Tom worked in Vanuatu in 2002 and 2003 and had told me many stories about it. But I went last month for the first time on a trip to further investigate mission work there and I will share with you some of my first impressions of what the country is like and then a couple of reflections.
Vanuatu is an amazing country, so green and so… ‘living’. When we landed on Tanna, it was the vegetation that I noticed first. It is a mountainous island covered in bright green jungle and fringed by coral reefs and calm blue ocean.
Being volcanic, the soil is so dark and rich that it seems like you could break a stick off anything, stick it in the soil, and it would sprout the next day. It’s not uncommon to see fence posts which have started growing.
In many ways the people’s wealth is their soil and it seemed like some part of every plant could be eaten. People grow foods for their families in gardens near their village, carefully planning each year what they will need.
Mostly they eat root crops like sweet potato, yams, taro, plus Island cabbage and many delicious fruits. Pigs, chickens and some cows roam freely around for occasional meat. – We will certainly have to adjust to different foods.
Villages are scattered every couple of kilometres joined by a few rough (and in some places very rough) dirt roads. Houses are built from the bush (bamboo and coconuts) and are grouped together into communities of people who grow up together, play together, farm together and in Christian villages worship together. In this sense it is quite unlike our Perth culture.
The one small town on the island, called Lenakel, has a bank, post office, a small hardware, and several stores where we could buy some western-style supplies if we wanted to.
From Lenakal to the college where we will live is about an hour’s drive. It is right at the top of a steep hill with a village and beach at the bottom so we will be getting plenty of exercise going up and down for swims and plays with children from that village.
The children we met on our visit were very keen to play with our children and include them in their games and fun. Babies are popular with everyone, and people are very friendly. I am looking forward to getting to know the students from the college and the families from the villages nearby.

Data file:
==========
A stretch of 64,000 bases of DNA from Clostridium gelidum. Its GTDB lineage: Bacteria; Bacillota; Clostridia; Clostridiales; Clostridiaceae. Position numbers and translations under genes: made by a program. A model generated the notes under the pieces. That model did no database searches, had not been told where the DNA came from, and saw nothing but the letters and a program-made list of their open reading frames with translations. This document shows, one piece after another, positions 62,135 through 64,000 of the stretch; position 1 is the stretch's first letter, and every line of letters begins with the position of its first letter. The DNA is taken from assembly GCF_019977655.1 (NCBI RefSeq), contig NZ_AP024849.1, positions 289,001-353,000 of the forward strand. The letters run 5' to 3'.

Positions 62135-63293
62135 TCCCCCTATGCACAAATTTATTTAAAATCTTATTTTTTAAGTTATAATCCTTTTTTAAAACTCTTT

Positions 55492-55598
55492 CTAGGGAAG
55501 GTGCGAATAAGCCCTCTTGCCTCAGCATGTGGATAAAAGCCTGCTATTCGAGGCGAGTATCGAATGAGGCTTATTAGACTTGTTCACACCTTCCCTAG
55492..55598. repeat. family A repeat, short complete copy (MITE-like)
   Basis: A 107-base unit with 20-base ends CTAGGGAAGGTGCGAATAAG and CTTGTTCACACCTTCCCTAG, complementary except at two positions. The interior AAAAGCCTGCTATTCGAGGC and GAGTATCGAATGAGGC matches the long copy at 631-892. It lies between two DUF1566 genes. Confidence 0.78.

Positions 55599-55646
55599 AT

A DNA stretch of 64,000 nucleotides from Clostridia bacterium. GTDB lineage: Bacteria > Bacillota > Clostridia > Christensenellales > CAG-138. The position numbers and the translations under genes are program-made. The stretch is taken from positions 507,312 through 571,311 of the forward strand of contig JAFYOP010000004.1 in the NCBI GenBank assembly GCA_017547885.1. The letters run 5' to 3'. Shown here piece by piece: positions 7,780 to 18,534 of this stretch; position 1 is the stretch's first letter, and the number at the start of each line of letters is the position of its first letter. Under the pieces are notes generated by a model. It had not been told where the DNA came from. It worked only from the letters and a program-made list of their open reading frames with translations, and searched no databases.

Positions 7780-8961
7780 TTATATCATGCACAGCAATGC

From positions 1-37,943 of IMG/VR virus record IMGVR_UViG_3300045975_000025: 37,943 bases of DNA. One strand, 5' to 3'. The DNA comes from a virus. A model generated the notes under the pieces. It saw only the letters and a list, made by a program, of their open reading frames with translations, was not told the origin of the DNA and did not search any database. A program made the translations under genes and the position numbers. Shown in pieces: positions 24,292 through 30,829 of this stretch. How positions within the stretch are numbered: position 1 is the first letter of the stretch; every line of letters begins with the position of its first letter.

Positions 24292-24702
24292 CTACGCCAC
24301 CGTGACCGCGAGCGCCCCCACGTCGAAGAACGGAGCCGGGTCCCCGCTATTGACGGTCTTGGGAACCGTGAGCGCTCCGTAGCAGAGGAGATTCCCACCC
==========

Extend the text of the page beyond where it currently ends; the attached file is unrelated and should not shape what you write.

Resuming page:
I came home from the trip with two main reflections.
Firstly, it started to sink in how big a thing it is to actually move our family to this new country. There will be many challenges to overcome, many different lessons to help our children through. There is a different culture, different language, new foods to get used to, different housing, no electricity at the moment, fewer communications, and a thousand more subtle differences.
I could really feel how it was going to be missing people here, especially our family and our Christian family. We are going to need so much wisdom from God and so much strength – so please pray for us.
But on the other hand it is such an exciting opportunity, and this was my second reflection.
I could see that the work that we will be involved in at the college is so worthwhile and worth working hard for. I know that Tom is a great person to teach at this college because of the knowledge, experience, and gifts that God has given him.
Living in Vanuatu will also be good for our family in so many ways. Our children will be exposed to a different culture, there will be many opportunities for great family time, and most importantly there will be so many opportunities to trust God and grow in faith and discipline. We hope that we will really be able to teach our children what it means to live a life of dependence on God and joy in loving and serving him.
Great to read of your impressions and prayer points Margaret.
“It’s so green!” That was my first impression, too!
Good to hear and see your update.What medical facilities will be available to you? The photo’s remind me of Aunty Lorna and Uncle Michael’s children playing with the children in PNG. from Aunty Robyn